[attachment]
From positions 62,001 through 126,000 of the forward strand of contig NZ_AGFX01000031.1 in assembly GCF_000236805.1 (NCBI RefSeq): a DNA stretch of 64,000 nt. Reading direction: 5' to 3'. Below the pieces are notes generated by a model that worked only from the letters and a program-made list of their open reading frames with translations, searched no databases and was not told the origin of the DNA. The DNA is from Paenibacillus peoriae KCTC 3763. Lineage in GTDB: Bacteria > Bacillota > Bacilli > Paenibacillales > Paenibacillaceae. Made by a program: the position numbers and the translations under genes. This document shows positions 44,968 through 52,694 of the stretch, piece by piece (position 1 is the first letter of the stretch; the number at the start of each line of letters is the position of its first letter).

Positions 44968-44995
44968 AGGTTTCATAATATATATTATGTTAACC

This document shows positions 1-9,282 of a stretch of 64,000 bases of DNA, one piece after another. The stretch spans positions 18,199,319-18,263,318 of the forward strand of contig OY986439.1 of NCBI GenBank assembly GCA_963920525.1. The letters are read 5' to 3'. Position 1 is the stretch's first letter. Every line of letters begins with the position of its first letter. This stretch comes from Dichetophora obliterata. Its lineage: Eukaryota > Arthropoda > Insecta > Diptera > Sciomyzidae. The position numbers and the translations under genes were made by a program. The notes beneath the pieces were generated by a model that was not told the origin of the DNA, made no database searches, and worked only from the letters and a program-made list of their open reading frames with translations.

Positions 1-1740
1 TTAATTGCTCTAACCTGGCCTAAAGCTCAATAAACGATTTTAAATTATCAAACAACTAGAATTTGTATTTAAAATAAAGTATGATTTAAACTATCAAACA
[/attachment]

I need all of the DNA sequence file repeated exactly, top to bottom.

From positions 62,001 through 126,000 of the forward strand of contig NZ_AGFX01000031.1 in assembly GCF_000236805.1 (NCBI RefSeq): a DNA stretch of 64,000 nt. Reading direction: 5' to 3'. Below the pieces are notes generated by a model that worked only from the letters and a program-made list of their open reading frames with translations, searched no databases and was not told the origin of the DNA. The DNA is from Paenibacillus peoriae KCTC 3763. Lineage in GTDB: Bacteria > Bacillota > Bacilli > Paenibacillales > Paenibacillaceae. Made by a program: the position numbers and the translations under genes. This document shows positions 44,968 through 52,694 of the stretch, piece by piece (position 1 is the first letter of the stretch; the number at the start of each line of letters is the position of its first letter).

Positions 44968-44995
44968 AGGTTTCATAATATATATTATGTTAACC

This document shows positions 1-9,282 of a stretch of 64,000 bases of DNA, one piece after another. The stretch spans positions 18,199,319-18,263,318 of the forward strand of contig OY986439.1 of NCBI GenBank assembly GCA_963920525.1. The letters are read 5' to 3'. Position 1 is the stretch's first letter. Every line of letters begins with the position of its first letter. This stretch comes from Dichetophora obliterata. Its lineage: Eukaryota > Arthropoda > Insecta > Diptera > Sciomyzidae. The position numbers and the translations under genes were made by a program. The notes beneath the pieces were generated by a model that was not told the origin of the DNA, made no database searches, and worked only from the letters and a program-made list of their open reading frames with translations.

Positions 1-1740
1 TTAATTGCTCTAACCTGGCCTAAAGCTCAATAAACGATTTTAAATTATCAAACAACTAGAATTTGTATTTAAAATAAAGTATGATTTAAACTATCAAACA